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September 12, 1961


Appeal, No. 433, Oct. T., 1960, from order of Municipal Court of Philadelphia County, Aug. T., 1960, No. 3527, in case of Commonwealth ex rel. Lydia Atlee v. Stewart Atlee. Order affirmed.


Alexander Osinoff, for appellant.

Benjamin R. Donolow and Kenneth Cooper, for appellee.

Before Rhodes, P.j., Ervin, Wright, Woodside, Watkins, Montgomery, and Flood, JJ.

Author: Rhodes

[ 196 Pa. Super. Page 3]


This is an appeal by the wife from an order of the Municipal Court of Philadelphia in a nonsupport proceeding directing the husband to pay the wife $15 a week. The wife filed her petition on August 16, 1960. A hearing was held before Honorable BENJAMIN W. SCHWARTZ on September 8, 1960, at which both parties were present and represented by counsel. At the conclusion of this hearing the judge announced orally: "I will fix an order of twenty-five dollars a week." Later the same day the court, from chambers, directed that the order be only $15 per week for the wife. Notice of the entry of the fifteen dollar order was immediately given to the parties and their counsel.

The appeal to this Court by the wife poses a very narrow question. Appellant claims that the court could not, as a matter of law, change the order previously announced the same day without the parties and their counsel being present, and without showing on the record a change of circumstances of the parties.

In the present case, the court clearly had power to enter the order of $15 a week rather than $25, as announced by the court at the conclusion of the hearing the same day. The only formal order entered by the court on the very day of the hearing was the order of $15 which is now before us. The action of the court below cannot be viewed as a change; at most, it was a correction of an oral order inadvertently made. There was no deprivation of constitutional rights, nor of the right of appeal. We are not therefore concerned with the rule announced in Com. ex rel. Long v. Long, 181 Pa. Superior Ct. 41, 43, 121 A.2d 888, relied on by appellant, that an order of support entered by a hearing judge and not appealed from may be reduced only by a showing of a material and substantial change in the circumstances of the parties. A trial court has complete control of judgments, orders, and decrees during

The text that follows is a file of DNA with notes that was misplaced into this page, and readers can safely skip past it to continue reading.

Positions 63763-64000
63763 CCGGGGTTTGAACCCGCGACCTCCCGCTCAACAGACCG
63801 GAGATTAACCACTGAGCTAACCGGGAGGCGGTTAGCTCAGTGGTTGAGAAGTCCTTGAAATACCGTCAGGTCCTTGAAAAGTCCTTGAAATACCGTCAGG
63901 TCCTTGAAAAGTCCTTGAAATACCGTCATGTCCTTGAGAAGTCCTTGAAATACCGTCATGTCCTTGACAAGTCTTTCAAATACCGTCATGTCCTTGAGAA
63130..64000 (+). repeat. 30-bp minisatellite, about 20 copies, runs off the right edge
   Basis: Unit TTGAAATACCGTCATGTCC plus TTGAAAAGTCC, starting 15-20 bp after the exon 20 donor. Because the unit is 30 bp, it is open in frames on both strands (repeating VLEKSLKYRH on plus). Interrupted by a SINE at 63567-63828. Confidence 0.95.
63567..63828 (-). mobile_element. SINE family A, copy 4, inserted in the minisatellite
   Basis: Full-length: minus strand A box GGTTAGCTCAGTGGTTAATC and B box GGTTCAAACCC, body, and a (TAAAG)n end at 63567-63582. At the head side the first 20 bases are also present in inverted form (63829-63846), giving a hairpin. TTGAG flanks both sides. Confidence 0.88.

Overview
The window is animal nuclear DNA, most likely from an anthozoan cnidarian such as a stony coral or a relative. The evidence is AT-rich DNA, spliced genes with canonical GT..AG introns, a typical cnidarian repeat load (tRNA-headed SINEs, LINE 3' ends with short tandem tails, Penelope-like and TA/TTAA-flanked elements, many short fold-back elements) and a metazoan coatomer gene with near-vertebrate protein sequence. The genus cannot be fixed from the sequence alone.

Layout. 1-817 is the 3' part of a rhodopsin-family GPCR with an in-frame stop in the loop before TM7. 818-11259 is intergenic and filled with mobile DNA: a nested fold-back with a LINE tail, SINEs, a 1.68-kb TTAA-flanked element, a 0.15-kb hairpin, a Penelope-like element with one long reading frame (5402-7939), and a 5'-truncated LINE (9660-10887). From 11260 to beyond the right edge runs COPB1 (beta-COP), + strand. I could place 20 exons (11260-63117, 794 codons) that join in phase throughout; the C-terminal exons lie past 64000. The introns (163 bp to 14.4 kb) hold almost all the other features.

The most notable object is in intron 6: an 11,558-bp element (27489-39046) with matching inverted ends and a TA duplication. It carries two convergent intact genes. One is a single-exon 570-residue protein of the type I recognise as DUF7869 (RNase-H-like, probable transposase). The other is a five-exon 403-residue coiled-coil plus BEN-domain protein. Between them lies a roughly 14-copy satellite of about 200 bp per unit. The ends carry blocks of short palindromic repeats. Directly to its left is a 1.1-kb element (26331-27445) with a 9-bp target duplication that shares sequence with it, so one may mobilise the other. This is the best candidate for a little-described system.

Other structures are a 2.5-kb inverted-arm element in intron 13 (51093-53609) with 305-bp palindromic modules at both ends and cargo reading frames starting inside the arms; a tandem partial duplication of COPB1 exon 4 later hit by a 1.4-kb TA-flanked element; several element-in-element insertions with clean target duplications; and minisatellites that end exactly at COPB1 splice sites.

[ 196 Pa. Super. Page 4]

    the term in which they were entered (Bergen v. Lit Brothers, 354 Pa. 535, 538, 47 A.2d 671; Com. ex rel. Howard v. Howard, 138 Pa. Superior Ct. 505, 508, 10 A.2d 779), and within such time can correct its order to conform to the intention of the court (H. H. Robertson Company v. Pfotzer, 150 Pa. Superior Ct. 457, 460, 28 A.2d 721).

The amount which a defendant should be ordered to pay in a nonsupport case is largely within the discretion of the trial judge, and his order will not be disturbed in the absence of a clear abuse of discretion. Com. ex rel. Schofield v. Schofield, 173 Pa. Superior Ct. 631, 647, 98 A.2d 437; Com. v. McAlaine, 193 Pa. Superior Ct. 27, 30, 163 A.2d 711. The testimony taken at the hearing before Judge SCHWARTZ shows that the parties were married on May 17, 1959, and separated on July 24, 1960. The wife is thirty-nine years of age. The husband, aged fifty, is a police officer of the City of Philadelphia earning approximately $86 per week. Defendant, a widower at the time of his marriage to appellant, supports two sons, aged sixteen and eleven, who live with him. The wife, who was undergoing treatment for a nervous condition, left their home on June 26, 1960. When she attempted to return three weeks later, defendant refused to take her back. In entering a final order of $15 a week rather than $25, the court below took into consideration the fact that defendant supported his children in his own home; also that the wife could probably resume employment in which she had been engaged prior to the marriage. On the evidence in the record, we find no abuse of discretion on the part of the hearing judge in entering a final order of $15 rather than $25. There was no lack of due process; nor was the action of the court improper in entering a final order in a lower amount than that previously announced on the same day at the conclusion of the hearing.


The order is affirmed.


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